These were the thoughts that darted around my mind during the very boring stretches of freeway on the westen side of Michigan, the traffic jams in Indiana, and the confusing route my GPS sent me on in Illinois and Wisconsin.  I can’t remember such a long span of time without distraction in ages.  The radio was stolen out of our car earlier this year, and the one we replaced it with is awful.  Ian and I just assumed that all radios came with preset buttons and channel-seek funcions anymore, but we were wrong.  We have a radio with a strange knob and we can’t find anything.  I made desperate stabs at tuning in interesting music or news with no success and ended up back in my own thoughts about family and what it means.

Finally when I was just sitting on the freeway (few things are as aggravating as being parked on a freeway) I realized I was incredibly homesick and needed to talk to someone.  I called home (the one in Milwaukee) and got Aden.  I love her.  She was excited to hear my voice and gave me the rundown of what everyone was up to, from Mona playing Webkinz on the computer to Quinn sorting checkers, and after a few minutes I decided I should probably let her go.  “No, mama!  Don’t hang up!”  I asked if she was sure she didn’t want to go back to playing.  “No!  I want to talk to you!”  So I told her about all the different animals I saw in Alaska.  After each one I named she’d say “Really!?!?”  When I told her I saw a glacier up close she said, “Really!?!?” and when I asked her if she knew what a glacier even was she said, “No.”  So I told her all about it.  I told her I had a present for her, but wouldn’t tell her what it was no matter how much she begged.  I loved having her sweet voice with me in the car for a few minutes.  It was the highlight of the seven hour drive, but I eventually convinced her it was time to let me go because I expected the traffic to start moving again soon.  She said, “Okay.  Bye mama.”  And I was alone again in my car.

It’s amazing how much of life is just about going through cycles and getting to repeat things from different perspectives.  I remember being the little girl on the phone and talking to my mom.  Now I get to be the mom.  I hope one day, if it’s what Aden wants, she will make her own little family.  I’d like to think by the time I’m old and Aden’s worrying about me maybe one of us will have figured out a way to make some of this easier.  And maybe the construction in Indiana will finally be finished.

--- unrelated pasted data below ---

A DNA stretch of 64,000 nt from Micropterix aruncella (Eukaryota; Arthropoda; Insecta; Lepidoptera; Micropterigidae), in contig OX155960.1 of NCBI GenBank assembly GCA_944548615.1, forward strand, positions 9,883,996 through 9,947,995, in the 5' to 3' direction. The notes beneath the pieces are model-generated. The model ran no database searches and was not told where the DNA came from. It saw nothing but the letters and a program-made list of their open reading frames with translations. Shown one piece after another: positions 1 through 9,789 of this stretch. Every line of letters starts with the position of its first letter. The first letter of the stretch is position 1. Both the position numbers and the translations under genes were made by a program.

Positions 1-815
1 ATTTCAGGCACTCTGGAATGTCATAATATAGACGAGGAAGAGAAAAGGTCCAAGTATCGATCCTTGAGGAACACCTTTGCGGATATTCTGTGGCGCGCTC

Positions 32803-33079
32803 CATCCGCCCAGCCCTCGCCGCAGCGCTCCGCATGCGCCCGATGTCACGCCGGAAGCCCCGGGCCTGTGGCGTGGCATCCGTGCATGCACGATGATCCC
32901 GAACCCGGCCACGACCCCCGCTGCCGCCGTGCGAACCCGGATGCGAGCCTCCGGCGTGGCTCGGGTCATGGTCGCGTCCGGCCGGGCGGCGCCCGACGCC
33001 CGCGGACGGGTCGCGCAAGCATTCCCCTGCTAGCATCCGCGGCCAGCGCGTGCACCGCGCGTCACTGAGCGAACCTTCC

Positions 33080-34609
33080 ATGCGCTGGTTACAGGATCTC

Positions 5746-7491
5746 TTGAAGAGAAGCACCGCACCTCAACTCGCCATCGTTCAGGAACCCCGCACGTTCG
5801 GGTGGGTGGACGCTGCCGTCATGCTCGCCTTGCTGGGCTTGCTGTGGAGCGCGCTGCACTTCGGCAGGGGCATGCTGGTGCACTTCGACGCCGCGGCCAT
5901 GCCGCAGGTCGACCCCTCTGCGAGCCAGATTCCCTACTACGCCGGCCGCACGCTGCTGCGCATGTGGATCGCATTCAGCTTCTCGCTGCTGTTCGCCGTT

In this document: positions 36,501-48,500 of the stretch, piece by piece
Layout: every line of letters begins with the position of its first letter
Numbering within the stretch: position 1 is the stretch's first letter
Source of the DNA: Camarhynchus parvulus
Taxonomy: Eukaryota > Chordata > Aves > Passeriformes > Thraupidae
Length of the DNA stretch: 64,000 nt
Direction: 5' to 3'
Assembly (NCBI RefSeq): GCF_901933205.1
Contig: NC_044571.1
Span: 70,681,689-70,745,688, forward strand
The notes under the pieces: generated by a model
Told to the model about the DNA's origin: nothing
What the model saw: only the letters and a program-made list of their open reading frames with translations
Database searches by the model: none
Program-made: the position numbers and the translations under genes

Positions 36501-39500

1. So I really appreciate you moving all your old posts over here because I need stuff to read to keep me awake while feeding in the middle of the night! So... Thanks!!!

    Anyway, what I wanted to say is that I have been pondering this same concept of family lately as I tried (and failed) to explain the concept of "immediate family" to Toby (almost six and very literal). At one point we went with "the people who live in our house" but when we stayed with his cousins after the windstorm he thought that meant they were "immediate family" too. Then I really got stuck trying to explain how mommy and daddy had a different set of family, that we had grown up in, and they were "immediate family" too. I'm sure actually the term immediate family could have different definitions for different people... I've always used it to mean either my parents and brothers OR my husband and kids. anyway, I don't think I ever made it clear for him, probably because it's a complicated concept, as you've so eloquently described here.

    Although, we were supposed to be spending Christmas with my first, growing-up "immediate family" on the other side of the state, but a snowstorm in the mountains prevented that (Eastern WA weather has been abnormally dramatic this year!) so instead it will be a quiet little Christmas with my new "immediate family". My disappointment that our plans changed is primarily for my parents whom I know want to see us and share this with us. For me, I can't help but acknowledge that this quiet little time with my "new" immediate family might be what I really prefer most of all!

    All that to say, I understand why you wanted to get back to your kids.

    Thanks again for the post!

    1. It is an interesting concept, isn't it? And one I don't ever hear people talk about particularly. I think of my kids as mine in a way that I don't think of myself belonging to my mom, which is odd.

      Anyway, thanks for reading the old posts! I did some good writing back at Babble and am glad I pulled it out of the abyss.